Silver carbonate preparation
Ventral surface of the metopid ciliate, Brachonella spiralis(Smith,1897;Jankowski,1964)stained by a silver carbonate technique(see Foissner, W.Europ. J. Protistol.27,313-330;1991). The body is broadly conical anteriorly with a narrower obliquely truncate posterior. The long S-shaped peristome winds around the entire circumference of the cell terminating in the cytostome. This spiraling cytostome distinguishes Brachonella from the similar genus Metopus in which the peristome runs obliquely from anterior to posterior but does not spiral around the long axis. The cytostome is paralleled on the right by a perizonal stripe of kineties and on the left an adoral zone of membranelles (both seen well in this image). Somatic kineties run obliquely anterior to the cytostome and longitudinally posterior to it. A distinctive aggregate of brownish refractile granules typical of most metopids is noted anteriorly. The spherical anterior macronucleus and micronucleus are not seen here. Brachonella is found in sapropelic habitats and contains methanogenic symbionts in the cytoplasm. From stagnant freshwater source with rotting vegetation near Boise, Idaho. Brightfield. This image was taken by William Bourland. He now uses a Zeiss Axioskop 2 with Spot Insight and Spot Flex CCD cameras (Diagnostic Instruments). Image copyright: William Bourland, image used under license to MBL (micro*scope).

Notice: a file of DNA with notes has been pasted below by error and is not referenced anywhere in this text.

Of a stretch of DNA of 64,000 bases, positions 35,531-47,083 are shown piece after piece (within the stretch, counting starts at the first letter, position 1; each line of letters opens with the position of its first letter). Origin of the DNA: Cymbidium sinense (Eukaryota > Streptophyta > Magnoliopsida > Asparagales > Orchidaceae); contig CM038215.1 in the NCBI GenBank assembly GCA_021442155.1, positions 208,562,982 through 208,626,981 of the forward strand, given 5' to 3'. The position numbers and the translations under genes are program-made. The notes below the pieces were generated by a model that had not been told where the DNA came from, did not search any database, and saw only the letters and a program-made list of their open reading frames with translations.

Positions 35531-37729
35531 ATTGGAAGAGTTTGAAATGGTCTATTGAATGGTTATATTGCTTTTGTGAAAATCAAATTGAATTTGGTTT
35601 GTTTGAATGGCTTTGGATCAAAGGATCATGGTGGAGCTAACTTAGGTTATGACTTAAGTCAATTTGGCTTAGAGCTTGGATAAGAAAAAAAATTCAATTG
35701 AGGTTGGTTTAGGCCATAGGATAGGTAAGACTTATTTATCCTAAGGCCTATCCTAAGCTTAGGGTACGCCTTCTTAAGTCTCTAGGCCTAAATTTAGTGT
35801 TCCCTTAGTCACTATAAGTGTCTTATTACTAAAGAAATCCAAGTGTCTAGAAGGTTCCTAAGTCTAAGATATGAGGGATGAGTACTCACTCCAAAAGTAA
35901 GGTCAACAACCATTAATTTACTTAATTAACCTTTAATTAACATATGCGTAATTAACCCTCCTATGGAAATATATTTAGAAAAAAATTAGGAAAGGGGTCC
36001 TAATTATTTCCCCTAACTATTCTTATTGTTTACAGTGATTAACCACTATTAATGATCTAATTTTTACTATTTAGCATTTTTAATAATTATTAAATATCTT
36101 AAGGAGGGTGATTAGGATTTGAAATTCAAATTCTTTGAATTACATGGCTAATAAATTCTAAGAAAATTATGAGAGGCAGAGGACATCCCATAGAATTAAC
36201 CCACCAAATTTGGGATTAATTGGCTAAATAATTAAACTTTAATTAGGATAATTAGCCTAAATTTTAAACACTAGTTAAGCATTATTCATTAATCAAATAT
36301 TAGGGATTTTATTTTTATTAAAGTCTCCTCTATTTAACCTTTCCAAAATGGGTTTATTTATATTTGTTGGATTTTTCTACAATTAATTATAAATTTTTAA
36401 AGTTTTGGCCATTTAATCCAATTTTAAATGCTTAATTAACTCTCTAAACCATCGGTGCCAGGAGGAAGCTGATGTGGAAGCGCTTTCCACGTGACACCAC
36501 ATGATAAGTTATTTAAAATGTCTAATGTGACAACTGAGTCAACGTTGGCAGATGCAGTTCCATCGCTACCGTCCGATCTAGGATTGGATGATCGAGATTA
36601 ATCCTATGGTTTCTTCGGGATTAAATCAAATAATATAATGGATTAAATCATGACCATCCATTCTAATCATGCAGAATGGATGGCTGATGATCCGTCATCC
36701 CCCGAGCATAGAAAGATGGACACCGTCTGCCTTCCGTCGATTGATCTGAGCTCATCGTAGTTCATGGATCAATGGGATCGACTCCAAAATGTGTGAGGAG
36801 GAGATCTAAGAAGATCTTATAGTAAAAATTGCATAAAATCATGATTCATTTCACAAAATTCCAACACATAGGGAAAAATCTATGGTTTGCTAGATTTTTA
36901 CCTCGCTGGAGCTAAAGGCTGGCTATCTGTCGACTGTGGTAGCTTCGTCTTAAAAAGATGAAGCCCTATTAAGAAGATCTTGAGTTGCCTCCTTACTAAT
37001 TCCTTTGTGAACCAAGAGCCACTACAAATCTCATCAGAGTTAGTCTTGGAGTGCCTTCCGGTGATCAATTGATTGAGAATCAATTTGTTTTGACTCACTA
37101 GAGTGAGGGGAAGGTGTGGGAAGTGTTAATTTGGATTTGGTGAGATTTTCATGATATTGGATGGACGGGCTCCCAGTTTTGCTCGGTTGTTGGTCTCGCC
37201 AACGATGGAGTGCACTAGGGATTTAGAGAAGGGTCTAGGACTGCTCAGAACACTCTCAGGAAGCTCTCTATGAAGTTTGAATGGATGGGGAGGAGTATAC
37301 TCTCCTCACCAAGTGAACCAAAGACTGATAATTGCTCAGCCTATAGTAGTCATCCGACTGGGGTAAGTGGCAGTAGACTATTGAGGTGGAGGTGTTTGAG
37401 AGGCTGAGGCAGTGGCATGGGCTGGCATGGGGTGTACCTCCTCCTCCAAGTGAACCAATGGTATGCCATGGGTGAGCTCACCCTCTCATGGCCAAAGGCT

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From the collection
Freshwater and Terrestrial Microbes of Idaho (USA) and Elsewhere
No description of Brachonella spiralis available.
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